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Full-Text Articles in Business Law, Public Responsibility, and Ethics

Cartel Practices And Policies In The World War Ii Era, Caleb Yoken Jun 2019

Cartel Practices And Policies In The World War Ii Era, Caleb Yoken

Honors Theses

The goal of this thesis is to examine cartels in the World War II era: how and why they operated, why they existed, and any assistance they may or may not have received from their respective governments. This thesis, in particular, will focus on three countries, the United States, Germany, and Britain. Cartels are typically defined through the lens of monopolized business activity that can deal with anything from petroleum and steel to pharmaceuticals, and take actions to restrict output and raise prices to eliminate their competition. The research finds that cartels that operated in Europe during this era were ...


Government Ownership Of Banks: A Curse Or A Blessing For The United States?, Yueh-Ping (Alex) Yang Apr 2019

Government Ownership Of Banks: A Curse Or A Blessing For The United States?, Yueh-Ping (Alex) Yang

William & Mary Business Law Review

During the Financial Crisis of 2007–2008, the Treasury injected an enormous amount of capital and held equity in 707 financial institutions to stabilize the U.S. financial system. The government’s large-scale ownership of banks alarmed the U.S. banking sector. The mainstream opinion in the United States strongly opposed this practice, mostly due to the distrust of the government and the fear that government intervention would jeopardize private shareholders’ interests. Later developments, including the Treasury’s quick exit from its holdings and the Dodd-Frank Act’s declaration of the end of bailouts, suggest that the U.S. government ...


Testing The Gender Role-Perception Theory: A Proposed Explanation For The Lack Of Maternity Leave Policy In The United States, Erica R. Boucher Apr 2019

Testing The Gender Role-Perception Theory: A Proposed Explanation For The Lack Of Maternity Leave Policy In The United States, Erica R. Boucher

Student Publications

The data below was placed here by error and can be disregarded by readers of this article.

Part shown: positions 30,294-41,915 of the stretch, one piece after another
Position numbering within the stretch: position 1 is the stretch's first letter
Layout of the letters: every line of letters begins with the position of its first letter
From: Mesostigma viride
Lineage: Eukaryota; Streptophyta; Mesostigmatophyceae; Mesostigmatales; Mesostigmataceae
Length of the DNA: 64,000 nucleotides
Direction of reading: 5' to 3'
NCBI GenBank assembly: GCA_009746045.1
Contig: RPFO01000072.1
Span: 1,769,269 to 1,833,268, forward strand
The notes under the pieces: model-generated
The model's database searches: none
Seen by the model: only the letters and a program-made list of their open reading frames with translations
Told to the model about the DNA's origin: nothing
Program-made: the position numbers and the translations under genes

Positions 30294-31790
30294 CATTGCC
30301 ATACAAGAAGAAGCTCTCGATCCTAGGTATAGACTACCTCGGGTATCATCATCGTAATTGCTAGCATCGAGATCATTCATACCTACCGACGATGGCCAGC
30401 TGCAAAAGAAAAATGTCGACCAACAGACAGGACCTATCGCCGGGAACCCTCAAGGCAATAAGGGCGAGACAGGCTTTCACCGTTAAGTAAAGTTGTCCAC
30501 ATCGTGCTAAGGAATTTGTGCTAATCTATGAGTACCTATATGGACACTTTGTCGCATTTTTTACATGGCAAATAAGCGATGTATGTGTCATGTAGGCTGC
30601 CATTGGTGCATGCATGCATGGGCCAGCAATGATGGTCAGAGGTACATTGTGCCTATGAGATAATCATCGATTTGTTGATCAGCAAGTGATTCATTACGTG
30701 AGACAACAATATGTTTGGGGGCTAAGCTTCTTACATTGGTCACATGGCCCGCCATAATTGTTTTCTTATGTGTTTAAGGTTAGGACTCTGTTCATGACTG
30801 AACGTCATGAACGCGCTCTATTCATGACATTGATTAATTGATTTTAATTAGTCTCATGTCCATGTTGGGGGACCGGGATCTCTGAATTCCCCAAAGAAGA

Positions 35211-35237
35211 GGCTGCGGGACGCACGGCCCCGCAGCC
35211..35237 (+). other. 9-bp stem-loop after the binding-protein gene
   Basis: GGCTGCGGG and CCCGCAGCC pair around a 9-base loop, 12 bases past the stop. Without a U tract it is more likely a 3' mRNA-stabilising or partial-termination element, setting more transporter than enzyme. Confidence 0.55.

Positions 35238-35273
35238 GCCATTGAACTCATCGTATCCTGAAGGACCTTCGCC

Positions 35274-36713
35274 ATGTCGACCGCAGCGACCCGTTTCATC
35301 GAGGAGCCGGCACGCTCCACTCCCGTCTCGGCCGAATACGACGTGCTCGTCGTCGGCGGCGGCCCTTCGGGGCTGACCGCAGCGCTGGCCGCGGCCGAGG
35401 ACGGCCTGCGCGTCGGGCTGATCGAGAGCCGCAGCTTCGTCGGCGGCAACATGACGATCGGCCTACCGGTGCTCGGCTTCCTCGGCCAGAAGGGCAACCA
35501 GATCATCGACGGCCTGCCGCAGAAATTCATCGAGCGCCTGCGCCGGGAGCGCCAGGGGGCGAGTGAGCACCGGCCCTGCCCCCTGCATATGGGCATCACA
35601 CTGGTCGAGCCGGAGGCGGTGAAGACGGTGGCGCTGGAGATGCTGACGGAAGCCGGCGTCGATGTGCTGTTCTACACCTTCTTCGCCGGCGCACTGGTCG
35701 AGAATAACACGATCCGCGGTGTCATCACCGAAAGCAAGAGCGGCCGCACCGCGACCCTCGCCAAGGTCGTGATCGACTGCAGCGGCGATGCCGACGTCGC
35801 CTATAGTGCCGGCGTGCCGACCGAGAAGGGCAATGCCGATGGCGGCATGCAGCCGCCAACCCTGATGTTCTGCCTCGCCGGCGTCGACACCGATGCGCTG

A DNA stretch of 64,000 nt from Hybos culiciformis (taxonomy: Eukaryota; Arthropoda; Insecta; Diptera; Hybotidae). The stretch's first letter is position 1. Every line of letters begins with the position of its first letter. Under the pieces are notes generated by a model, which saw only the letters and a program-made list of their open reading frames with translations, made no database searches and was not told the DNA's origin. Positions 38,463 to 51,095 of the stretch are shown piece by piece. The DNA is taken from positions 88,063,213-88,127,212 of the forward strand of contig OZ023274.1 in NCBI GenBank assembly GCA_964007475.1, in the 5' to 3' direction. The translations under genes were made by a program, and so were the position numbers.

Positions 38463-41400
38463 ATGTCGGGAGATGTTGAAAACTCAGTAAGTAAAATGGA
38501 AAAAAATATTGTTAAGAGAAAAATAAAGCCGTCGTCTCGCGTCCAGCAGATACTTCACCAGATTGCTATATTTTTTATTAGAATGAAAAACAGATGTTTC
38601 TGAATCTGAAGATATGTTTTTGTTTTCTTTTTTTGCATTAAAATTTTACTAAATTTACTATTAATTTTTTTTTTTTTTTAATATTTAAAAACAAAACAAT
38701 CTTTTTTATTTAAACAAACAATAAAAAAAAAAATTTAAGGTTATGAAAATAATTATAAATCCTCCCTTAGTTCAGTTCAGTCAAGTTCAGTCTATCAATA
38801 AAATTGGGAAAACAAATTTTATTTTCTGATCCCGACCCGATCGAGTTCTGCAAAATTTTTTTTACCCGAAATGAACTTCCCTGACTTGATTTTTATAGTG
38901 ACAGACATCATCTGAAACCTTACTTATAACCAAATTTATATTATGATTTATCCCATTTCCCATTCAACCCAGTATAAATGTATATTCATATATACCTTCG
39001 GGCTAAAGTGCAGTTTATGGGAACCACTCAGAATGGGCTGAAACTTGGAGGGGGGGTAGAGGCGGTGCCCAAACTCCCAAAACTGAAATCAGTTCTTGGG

The United States is the only industrialized country in the world to not have a federally mandated paid maternity leave. While there is an obvious lack of maternity leave policy in the United States, there is not adequate explanation of this lack. There are some current theories used to explain this problem, such as Hofstede’s theory of individualism, and historical influence, but they are not able to fully explain why there is not maternity policy in the United States. A new proposed theory, the Gender Role-Perception Theory combines gender roles in the United States and attitudes/perceptions towards working ...


Riding To The Future, Paige Fornek Jan 2018

Riding To The Future, Paige Fornek

Augustana Center for the Study of Ethics Essay Contest

This paper outlines the development of autonomous vehicles and the ethics of "crash algorithms".


You Can’T Stop What You Can’T See: Complementary Risk Mitigation Through Compensation Disclosure, Matt Reeder Feb 2017

You Can’T Stop What You Can’T See: Complementary Risk Mitigation Through Compensation Disclosure, Matt Reeder

William & Mary Business Law Review

Section 956 of the Dodd-Frank Act requires regulators to help prevent the next financial crisis by monitoring executive compensation arrangements to prevent them from becoming excessive or leading to “material financial loss.” A now-pending rule seeks to do just this. This Article argues that the rule is well-conceived inasmuch as it limits the total portion of compensation that can be based on risk-inducing incentives, ties incentive-based compensation to longer-term performance, places a ceiling on potential incentivebased earnings, provides for downward adjustment and clawbacks, prohibits many hedging behaviors, and institutionalizes governance mechanisms and oversight policies. But, by placing a number of ...


A Case Study Of Bioengineering In America: Profits, Risks And Standards Of Value In The Commercialization Of Monsanto Company's Newleaf Potato, Bridget Lyons, Teresa Ralabate, Nadhim Frangul Jan 2017

A Case Study Of Bioengineering In America: Profits, Risks And Standards Of Value In The Commercialization Of Monsanto Company's Newleaf Potato, Bridget Lyons, Teresa Ralabate, Nadhim Frangul

Bridget Lyons